AMD demolishes Intel in the value sector

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Postby Peanya » Tue Dec 09, 2003 3:18 pm

They just look at the clock frequency. Nothing to do with actual performance. And they look at the price tag. The average consumer today buys price, and in their mind, cheaper is better. We've taken quite a few steps back in the last 50 years, haven't we?
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Postby Tau » Wed Dec 10, 2003 8:17 pm

I have built a couple of systems with the "New Duron" CPU and compared to my 1.7 Celeron rig it leaves the Intel way behind. Also I have read somewhere that the Duron's can be o/c to over 2 gigs. Not bad for about £30 in the UK.
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Postby Nads » Thu Dec 25, 2003 3:43 am

I just dont know why any sane person would want a Duron or a Celron when AMD's Barton processors are so reasonable. Ive only had Pentiums and Athlon XP processors, so maybe I am the ignorant one. It just seems logical that an $89.00 Barton is worth whatever extra amount of money it costs over the potentially sub-par, more economical processors.
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Postby Aussie » Thu Dec 25, 2003 4:41 am

I just dont know why any sane person would want a Duron or a Celron


Because for many people they offer more than enough power for their needs and, combined with a cheaper "all-in-one" type motherboard, the total system price is kept down to a very attractive level.

Most computer users are only doing office/accounting & internet/e-mail with their computers and this type of machine suits their needs and budget perfectly.

As enthusiasts we tend to think that everybody should have a high-end CPU, a 128Mb video card, 1 Gb of memory and 120Gb of hard drive space but these specs are just wasted on the "average" type of computer user.


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Postby evasive » Fri Dec 26, 2003 8:42 am

Absolutely. This is the very reason I still spend time on pentium 1 systems. Because in some cases that is all people can afford (e.g. for free) and it's all they need (for their calendar and writing letters).
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Postby Keystone » Fri Dec 26, 2003 2:15 pm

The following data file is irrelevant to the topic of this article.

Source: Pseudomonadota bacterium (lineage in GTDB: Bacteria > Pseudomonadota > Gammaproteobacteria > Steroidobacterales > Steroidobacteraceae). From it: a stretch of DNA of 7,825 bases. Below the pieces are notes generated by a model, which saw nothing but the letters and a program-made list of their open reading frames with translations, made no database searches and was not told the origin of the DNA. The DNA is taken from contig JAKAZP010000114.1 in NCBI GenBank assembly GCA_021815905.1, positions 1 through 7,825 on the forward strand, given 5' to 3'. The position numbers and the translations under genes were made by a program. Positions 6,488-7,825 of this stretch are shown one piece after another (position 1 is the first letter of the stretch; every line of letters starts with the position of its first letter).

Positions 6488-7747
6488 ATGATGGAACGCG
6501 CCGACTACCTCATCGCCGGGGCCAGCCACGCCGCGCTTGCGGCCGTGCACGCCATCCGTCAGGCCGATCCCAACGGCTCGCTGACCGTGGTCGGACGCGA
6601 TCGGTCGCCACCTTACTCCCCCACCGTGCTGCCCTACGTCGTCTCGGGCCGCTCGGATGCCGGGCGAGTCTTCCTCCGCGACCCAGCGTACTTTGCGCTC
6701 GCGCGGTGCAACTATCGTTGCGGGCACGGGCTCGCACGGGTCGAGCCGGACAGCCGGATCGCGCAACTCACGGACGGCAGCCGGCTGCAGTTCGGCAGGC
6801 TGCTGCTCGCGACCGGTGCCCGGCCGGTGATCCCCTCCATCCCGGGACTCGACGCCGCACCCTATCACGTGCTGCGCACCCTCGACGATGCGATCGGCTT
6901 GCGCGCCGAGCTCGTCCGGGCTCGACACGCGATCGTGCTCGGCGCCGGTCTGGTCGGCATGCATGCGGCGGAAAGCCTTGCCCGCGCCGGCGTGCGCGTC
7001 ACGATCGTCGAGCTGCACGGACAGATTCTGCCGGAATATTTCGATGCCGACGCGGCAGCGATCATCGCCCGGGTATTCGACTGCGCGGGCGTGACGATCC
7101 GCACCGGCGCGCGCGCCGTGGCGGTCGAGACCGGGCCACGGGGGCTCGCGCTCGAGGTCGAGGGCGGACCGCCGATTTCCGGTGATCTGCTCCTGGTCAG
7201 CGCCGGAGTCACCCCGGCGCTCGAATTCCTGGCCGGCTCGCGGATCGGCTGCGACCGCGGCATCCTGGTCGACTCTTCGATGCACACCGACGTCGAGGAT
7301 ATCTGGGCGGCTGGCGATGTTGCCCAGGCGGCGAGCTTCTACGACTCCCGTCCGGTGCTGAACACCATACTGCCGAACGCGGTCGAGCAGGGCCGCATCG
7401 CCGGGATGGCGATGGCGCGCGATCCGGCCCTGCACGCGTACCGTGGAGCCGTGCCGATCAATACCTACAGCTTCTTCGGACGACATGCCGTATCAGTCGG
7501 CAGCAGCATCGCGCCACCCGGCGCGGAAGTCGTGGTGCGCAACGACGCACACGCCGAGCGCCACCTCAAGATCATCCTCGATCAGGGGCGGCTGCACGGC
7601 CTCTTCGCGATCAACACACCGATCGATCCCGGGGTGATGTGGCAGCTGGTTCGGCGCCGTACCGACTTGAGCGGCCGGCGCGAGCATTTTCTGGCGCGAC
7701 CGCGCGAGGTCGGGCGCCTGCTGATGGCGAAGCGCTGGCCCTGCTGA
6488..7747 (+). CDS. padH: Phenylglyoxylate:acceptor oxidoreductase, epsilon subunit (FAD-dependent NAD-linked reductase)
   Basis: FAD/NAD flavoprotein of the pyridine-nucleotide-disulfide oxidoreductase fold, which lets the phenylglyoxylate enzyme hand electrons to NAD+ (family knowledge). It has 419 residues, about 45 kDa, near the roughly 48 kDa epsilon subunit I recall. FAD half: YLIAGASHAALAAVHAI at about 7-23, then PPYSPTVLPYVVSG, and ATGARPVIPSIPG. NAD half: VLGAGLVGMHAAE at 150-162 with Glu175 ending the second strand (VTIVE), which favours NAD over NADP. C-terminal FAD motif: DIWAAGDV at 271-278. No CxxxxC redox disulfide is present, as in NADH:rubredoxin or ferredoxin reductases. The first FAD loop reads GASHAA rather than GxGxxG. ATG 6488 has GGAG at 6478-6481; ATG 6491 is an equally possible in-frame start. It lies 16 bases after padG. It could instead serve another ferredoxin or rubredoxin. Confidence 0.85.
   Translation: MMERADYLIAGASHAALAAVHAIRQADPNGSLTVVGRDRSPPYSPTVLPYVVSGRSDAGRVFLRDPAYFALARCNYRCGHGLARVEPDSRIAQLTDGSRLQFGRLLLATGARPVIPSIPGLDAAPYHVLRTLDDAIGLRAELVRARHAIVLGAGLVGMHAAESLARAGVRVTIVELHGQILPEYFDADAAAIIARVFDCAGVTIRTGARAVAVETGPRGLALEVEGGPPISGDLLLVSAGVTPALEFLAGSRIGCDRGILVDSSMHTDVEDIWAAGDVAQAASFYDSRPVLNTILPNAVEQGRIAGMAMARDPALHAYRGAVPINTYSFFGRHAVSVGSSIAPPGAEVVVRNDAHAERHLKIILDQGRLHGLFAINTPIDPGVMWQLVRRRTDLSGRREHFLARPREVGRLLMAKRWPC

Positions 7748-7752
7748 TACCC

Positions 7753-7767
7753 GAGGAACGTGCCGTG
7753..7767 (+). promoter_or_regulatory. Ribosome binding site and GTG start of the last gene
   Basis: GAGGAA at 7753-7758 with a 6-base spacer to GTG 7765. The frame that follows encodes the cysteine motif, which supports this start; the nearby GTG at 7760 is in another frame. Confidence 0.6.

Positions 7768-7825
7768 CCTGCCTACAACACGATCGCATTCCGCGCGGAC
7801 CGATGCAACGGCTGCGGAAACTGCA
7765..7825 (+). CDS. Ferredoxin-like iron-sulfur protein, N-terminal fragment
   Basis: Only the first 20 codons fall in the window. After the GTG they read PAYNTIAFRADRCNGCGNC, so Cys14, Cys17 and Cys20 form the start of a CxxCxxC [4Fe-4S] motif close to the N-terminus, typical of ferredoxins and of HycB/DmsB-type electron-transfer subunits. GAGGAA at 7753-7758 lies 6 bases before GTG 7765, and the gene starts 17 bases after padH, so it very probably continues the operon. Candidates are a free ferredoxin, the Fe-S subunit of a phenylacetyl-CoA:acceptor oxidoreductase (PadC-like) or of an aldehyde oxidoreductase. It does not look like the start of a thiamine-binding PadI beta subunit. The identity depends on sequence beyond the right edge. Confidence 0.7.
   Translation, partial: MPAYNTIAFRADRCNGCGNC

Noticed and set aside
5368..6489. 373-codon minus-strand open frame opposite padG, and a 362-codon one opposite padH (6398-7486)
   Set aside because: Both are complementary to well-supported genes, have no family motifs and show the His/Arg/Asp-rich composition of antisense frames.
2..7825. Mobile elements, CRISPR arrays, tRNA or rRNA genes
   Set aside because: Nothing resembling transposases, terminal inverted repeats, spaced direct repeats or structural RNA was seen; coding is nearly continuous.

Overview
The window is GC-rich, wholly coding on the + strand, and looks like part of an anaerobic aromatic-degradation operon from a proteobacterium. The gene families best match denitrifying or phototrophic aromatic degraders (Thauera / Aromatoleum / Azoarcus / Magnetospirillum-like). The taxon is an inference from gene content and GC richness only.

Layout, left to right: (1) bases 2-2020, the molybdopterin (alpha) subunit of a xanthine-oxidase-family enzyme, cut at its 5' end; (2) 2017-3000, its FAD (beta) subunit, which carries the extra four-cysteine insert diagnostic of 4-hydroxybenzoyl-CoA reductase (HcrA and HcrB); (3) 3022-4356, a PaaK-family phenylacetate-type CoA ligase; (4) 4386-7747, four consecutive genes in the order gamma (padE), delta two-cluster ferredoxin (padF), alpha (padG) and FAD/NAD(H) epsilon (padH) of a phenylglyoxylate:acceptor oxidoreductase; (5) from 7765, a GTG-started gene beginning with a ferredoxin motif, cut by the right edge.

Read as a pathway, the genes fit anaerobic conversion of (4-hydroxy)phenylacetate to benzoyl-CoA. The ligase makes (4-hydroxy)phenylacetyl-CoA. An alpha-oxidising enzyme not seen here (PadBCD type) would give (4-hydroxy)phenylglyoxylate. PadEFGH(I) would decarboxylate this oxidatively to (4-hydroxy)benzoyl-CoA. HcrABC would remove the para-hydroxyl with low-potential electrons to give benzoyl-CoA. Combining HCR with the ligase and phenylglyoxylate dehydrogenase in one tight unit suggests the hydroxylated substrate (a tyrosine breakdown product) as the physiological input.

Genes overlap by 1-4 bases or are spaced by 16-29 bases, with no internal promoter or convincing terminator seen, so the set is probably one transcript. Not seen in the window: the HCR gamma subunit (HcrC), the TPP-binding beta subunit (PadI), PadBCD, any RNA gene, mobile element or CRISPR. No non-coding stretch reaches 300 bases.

pentium 1 are so simpl, i love working on those systems. Thats when life was simple , no raid,no agp, not as many fans,and they wernt obsolete 1 week after purchase.
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Postby Mr T » Sat Dec 27, 2003 12:35 pm

I like the fans for Intel chips better, but I'm not sure the heatspreader on die is a good idea. I was working on a celeron based system this weekend and the heatspreader had baked itself to the heatsink. Had to pull and pray to get it off


An unfortunate side eefect of Intel using a large heatspreading die which creates 'suction' due to surface tension.....
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Postby FatMikel » Tue Dec 30, 2003 3:59 pm

so thats why my dad sold so many P133 machines that he had lying around.
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Postby Tulatin » Tue Dec 30, 2003 4:45 pm

If you think what happend with that celeron is bad, try working with something like ceramique, which has 400 hours of baking on it. Take a screwdriver, apply a LOT of force. Chip shoots off. This is also why many times when you remove a pentium 4 heatsink, the chip comes right with it.
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Postby Peanya » Tue Dec 30, 2003 6:05 pm

Also most OEM's use Duron/Celerons because when you're trying to get to a specific price AND make a tiny profit, it's a real challenge! Knocking $10 each off of 8 components in a system at cost is very big.
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